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Journalist won't appeal lost decision in defamation suit against John Furlong

Former Vancouver Olympics CEO John Furlong and Renee Smith-Valade leave B.C. Supreme Court in Vancouver on June 15, 2015. British Columbia Supreme Court Justice Catherine Wedge has released her written decision in a defamation lawsuit filed by freelance journalist Laura Robinson. Wedge said she found no evidence that Furlong was motivated by malice and accepted his defence of qualified privilege, meaning he had the right to defend his reputation.
Image Credit: THE CANADIAN PRESS/Jonathan Hayward
October 20, 2015 - 9:30 AM

VANCOUVER - A freelance journalist who lost her defamation lawsuit against former Vancouver Olympics CEO John Furlong says she will not appeal the ruling.

Laura Robinson said she reached the decision after reflection and discussion with her family and in spite of advice from independent legal counsel who say the judge made errors in fact and law.

Robinson had accused Furlong of defaming her in public statements he made after she wrote a 2012 article that contained abuse allegations from First Nations students at a B.C. school where he taught more than four decades ago.

B.C. Supreme Court Justice Catherine Wedge released a searing judgment last month that found Furlong had a right to defend himself from Robinson's articles, which the judge called an "attack" on his character, conduct and credibility.

Robinson said continuing the court battle would not accomplish her original goal of listening to indigenous people and she is launching a website called justtrylistening.org as part of an ongoing effort to meet that objective.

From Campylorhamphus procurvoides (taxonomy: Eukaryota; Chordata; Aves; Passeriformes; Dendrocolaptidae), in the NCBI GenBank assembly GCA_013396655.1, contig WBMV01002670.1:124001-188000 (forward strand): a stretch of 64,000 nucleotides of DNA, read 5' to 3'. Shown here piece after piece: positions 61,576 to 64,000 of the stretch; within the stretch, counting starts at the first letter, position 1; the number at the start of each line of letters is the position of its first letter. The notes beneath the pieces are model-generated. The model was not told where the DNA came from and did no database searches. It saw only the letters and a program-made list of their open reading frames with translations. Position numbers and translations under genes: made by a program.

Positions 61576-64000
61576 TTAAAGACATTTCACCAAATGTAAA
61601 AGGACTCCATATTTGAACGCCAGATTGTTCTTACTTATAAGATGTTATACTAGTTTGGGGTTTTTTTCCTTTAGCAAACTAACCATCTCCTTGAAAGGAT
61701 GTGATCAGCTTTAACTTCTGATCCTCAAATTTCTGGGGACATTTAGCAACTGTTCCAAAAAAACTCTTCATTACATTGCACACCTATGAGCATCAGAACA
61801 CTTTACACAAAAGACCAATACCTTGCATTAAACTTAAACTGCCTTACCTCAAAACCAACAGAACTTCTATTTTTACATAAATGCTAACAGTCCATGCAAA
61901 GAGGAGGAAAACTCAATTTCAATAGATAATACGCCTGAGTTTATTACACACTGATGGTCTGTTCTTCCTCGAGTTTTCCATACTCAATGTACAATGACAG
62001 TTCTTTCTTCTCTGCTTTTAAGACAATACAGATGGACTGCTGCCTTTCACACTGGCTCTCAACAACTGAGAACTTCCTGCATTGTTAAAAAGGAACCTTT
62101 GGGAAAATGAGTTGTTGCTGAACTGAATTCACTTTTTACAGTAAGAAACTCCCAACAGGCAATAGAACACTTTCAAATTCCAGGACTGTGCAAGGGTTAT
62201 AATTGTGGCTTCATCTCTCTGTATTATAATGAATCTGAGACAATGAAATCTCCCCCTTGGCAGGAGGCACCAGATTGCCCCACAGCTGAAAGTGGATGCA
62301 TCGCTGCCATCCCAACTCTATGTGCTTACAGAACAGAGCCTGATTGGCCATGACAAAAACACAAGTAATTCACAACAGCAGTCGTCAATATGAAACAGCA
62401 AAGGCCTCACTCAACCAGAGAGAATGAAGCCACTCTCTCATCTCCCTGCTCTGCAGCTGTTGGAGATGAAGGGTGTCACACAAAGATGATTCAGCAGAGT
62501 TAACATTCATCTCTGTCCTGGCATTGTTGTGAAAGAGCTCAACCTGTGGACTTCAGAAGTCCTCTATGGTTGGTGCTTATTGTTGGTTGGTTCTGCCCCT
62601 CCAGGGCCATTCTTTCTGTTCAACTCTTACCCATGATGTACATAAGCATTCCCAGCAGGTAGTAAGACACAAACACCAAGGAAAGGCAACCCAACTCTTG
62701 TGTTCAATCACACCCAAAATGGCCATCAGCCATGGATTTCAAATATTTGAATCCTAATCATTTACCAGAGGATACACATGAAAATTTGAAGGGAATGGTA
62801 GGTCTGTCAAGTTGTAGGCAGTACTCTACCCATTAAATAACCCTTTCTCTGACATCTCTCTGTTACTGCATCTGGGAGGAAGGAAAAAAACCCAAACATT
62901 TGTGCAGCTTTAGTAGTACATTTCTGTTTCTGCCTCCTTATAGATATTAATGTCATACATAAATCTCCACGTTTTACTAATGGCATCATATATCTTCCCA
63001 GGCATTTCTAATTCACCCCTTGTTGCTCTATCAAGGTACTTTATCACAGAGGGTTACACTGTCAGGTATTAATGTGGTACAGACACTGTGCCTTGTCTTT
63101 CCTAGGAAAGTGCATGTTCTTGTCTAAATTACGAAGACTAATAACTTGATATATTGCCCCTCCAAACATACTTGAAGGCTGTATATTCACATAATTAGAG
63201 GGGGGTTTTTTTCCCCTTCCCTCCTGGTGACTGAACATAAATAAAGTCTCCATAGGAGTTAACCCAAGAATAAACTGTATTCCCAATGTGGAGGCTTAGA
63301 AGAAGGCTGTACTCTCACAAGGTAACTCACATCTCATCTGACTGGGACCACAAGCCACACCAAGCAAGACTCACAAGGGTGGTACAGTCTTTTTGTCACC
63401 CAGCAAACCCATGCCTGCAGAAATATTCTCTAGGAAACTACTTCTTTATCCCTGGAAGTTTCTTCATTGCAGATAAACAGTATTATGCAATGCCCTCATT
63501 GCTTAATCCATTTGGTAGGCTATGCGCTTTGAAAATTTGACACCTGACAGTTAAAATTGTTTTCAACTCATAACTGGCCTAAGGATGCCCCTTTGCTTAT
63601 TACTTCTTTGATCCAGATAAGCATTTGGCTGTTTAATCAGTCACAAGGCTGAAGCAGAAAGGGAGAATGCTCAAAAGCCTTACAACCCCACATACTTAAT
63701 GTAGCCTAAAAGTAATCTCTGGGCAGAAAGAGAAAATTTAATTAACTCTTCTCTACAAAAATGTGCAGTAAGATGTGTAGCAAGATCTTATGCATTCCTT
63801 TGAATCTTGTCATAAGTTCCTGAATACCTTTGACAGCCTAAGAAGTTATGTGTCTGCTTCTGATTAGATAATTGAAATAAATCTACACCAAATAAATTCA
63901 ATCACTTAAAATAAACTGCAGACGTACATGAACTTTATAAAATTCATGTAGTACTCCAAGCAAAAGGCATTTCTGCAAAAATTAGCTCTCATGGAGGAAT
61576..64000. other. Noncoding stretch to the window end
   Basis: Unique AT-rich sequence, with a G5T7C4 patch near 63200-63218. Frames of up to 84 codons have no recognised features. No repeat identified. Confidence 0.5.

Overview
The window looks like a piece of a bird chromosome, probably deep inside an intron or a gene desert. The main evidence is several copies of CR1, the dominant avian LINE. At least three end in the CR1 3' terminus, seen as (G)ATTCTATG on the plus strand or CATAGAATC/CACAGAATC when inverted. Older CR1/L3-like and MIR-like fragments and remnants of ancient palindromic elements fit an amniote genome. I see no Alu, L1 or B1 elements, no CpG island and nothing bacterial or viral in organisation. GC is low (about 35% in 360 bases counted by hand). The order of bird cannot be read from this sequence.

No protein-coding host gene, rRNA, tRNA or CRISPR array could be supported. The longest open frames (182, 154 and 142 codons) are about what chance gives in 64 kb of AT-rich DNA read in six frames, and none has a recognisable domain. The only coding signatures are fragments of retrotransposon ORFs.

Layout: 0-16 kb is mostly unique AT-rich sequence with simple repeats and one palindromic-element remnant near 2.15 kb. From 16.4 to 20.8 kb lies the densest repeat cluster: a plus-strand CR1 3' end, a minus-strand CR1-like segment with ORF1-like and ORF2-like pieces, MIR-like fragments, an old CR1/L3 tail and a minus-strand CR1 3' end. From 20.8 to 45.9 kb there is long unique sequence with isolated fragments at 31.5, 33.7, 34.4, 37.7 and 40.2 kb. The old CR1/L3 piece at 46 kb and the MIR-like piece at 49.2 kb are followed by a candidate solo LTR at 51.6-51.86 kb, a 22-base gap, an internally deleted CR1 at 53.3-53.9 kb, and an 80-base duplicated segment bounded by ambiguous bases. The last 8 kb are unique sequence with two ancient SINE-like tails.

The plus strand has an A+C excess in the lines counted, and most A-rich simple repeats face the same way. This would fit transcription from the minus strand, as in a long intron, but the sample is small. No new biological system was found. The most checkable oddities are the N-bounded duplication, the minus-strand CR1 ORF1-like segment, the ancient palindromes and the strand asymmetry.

"Reconciliation is about meeting people in their own communities and listening," she said in a statement. "Indigenous people everywhere deserve this commitment. Moving forward only happens by understanding the past."

She said the past three years have had a huge impact on her health, but she feels honoured to be trusted by First Nations and there is still a "chasm" between the reality of their lives and how non-Native people see them.

Furlong said in a statement that he was pleased Robinson was not appealing. He said Wedge's decision followed two previous B.C. Supreme Court decisions that tossed lawsuits filed by people who accused him of sexual abuse. He has vehemently denied all allegations of abuse.

"I thank my family, my friends, my legal team and Canadians for their support during this ordeal. Now that this nightmare is finally over, I am looking forward to putting my energy and passion into building Canadian sport and rebuilding my career," he said.

Furlong said he has asked his lawyers to actively consider seeking costs from Robinson.

News from © The Canadian Press, 2015
The Canadian Press

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